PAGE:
The scenery has been stunning with our route taking us through at least half a dozen towns or villages a day. To stop a take all the photos I’d have liked to is not possible but the below is a good example.

I’ve also been struck by the fantastic way we’ve been received. After I had my accident I popped in a local tabac to regroup and the staff and customers immediately began dressing my wounds and force feeding me arnica pills.
Earlier today a couple of us stopped at the top of a particularly tough hill. Within minutes a local gentleman had us in his kitchen filling up our water bottles and wishing us luck. He mentioned something about my belly being a little too big for such a ride but I’ll put that down to translation issues.

Looking forward to a good night sleep but know I will be dreaming of the hills to come……



End of day 4; sun and crashes

Well it had to happen didn’t it? Some idiot was going to fall off his bike at some point. Unfortunately that idiot was me. Coming round a bend a bit of gravel got under my front wheel and set me on course for a river. Breaks were no use so I had only one option, hit the deck. It wasn’t much fun but I was lucky to get away with just some bumps and scrapes.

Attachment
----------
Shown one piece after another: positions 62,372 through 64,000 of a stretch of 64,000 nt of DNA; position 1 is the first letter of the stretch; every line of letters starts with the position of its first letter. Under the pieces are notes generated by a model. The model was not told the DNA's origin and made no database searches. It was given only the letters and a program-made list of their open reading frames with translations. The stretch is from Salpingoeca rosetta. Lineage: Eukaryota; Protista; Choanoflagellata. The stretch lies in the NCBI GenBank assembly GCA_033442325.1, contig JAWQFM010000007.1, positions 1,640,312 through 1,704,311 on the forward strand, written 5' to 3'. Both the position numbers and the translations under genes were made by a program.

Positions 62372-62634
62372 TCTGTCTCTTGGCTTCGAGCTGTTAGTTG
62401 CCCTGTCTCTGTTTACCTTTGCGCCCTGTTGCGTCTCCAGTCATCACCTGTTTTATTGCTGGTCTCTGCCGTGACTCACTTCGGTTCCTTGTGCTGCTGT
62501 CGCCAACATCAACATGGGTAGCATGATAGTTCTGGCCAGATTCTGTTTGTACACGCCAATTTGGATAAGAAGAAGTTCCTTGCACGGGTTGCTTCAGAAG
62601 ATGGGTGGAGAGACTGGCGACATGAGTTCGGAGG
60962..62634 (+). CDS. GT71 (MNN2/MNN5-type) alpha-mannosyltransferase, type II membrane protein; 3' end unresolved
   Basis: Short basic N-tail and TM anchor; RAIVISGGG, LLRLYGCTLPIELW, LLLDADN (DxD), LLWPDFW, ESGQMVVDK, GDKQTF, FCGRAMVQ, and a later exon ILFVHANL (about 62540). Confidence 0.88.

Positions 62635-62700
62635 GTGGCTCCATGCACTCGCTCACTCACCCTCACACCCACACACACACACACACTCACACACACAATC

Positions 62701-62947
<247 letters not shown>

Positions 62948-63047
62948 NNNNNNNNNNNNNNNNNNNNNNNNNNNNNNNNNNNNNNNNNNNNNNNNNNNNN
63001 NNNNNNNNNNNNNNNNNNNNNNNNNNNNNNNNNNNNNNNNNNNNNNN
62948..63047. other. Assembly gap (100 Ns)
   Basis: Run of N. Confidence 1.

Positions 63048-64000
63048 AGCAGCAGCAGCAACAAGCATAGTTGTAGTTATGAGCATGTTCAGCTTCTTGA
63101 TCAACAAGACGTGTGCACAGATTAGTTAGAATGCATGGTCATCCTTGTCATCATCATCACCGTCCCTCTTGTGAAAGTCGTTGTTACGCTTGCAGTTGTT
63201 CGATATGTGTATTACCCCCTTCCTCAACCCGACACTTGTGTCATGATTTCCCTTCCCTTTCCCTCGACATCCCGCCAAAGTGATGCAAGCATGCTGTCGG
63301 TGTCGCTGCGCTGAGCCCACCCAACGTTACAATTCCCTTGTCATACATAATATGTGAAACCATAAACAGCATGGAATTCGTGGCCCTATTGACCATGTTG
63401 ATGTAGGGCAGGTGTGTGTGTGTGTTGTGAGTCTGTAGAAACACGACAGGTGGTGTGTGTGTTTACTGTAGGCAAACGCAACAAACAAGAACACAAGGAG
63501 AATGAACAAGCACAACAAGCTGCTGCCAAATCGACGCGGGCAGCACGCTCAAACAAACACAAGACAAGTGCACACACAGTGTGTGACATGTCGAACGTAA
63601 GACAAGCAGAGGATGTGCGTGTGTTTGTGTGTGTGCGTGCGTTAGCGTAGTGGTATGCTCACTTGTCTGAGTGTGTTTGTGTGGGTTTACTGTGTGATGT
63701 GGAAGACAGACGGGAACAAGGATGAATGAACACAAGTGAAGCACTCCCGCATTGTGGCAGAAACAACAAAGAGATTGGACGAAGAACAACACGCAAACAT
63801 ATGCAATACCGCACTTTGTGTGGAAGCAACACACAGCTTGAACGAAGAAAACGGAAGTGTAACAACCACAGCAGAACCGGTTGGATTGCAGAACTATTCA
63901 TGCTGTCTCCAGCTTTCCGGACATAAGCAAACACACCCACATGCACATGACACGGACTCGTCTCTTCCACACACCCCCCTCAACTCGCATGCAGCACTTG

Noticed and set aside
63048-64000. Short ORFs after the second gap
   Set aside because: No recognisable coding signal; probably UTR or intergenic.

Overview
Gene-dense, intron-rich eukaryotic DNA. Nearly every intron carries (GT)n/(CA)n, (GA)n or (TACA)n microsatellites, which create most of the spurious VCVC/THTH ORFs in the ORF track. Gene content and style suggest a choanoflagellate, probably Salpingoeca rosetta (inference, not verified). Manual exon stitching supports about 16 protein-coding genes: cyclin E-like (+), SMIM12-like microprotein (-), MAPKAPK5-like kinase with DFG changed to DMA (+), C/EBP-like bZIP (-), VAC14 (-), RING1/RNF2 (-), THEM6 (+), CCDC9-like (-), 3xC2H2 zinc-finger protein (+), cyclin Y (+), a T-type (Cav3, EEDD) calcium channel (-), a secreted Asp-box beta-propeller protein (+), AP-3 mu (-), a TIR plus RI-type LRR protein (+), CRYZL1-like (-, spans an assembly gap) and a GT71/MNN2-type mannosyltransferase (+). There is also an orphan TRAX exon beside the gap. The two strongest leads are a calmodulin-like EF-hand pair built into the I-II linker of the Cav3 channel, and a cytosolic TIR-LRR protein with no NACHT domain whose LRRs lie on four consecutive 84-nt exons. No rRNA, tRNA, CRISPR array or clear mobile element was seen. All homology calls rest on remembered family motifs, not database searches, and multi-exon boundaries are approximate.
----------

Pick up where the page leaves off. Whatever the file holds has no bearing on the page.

Rich, our motorbike marshal, was on the scene in minutes to help and was able to call the mechanic to sort out my bike. Many thanks to both of them. The remaining 22 miles of the day were extra hard but I made it to the hotel. Last of all the riders but I made it.

The fall was enough but temperatures were staggering today (see photo of hot author). By 11am it was over 30 degrees and it peaked at 37.5. I drank 20 litres of water but still felt constantly dehydrated. Without a doubt today was the toughest physical challenge I have undertaken. All well and good but with the alps just two days away I think it’s only going to get harder.

Although it hard it is also an amazing experience, one which I recommend highly. What’s that? An annual event I hear you say? We’ll see…..

Don’t forget to also check out the posts at



End of day 3

We finished day 3 in Veirzon which, I don’t mind pointing out, is a bloody long way from London! Another gruelling day in the saddle saw us notch up 108 miles through breathtaking countryside. The days are split into 4 with a morning break, lunch and an afternoon break. The fantastic crew race around in the two vans (and motorbike) to ensure each stop is ready to receive the weary riders with hot drinks, cakes and sandwiches. They are amazing and leave the riders with nothing to worry about but getting from A to B.

The challenge is tough but I guess that’s the point. As a group we are raising money for the Wooden Spoon Children’s Charity and as riders we want to earn your sponsorship. Well I can assure you that to a man everyone is giving there all so I encourage you to support the riders with a donation. Every penny counts.

The alarm calls are set for a 7am breakfast and a 7:45 departure. All that awaits is a mere 90 miles which will take us down to Moulins.

See you tomorrow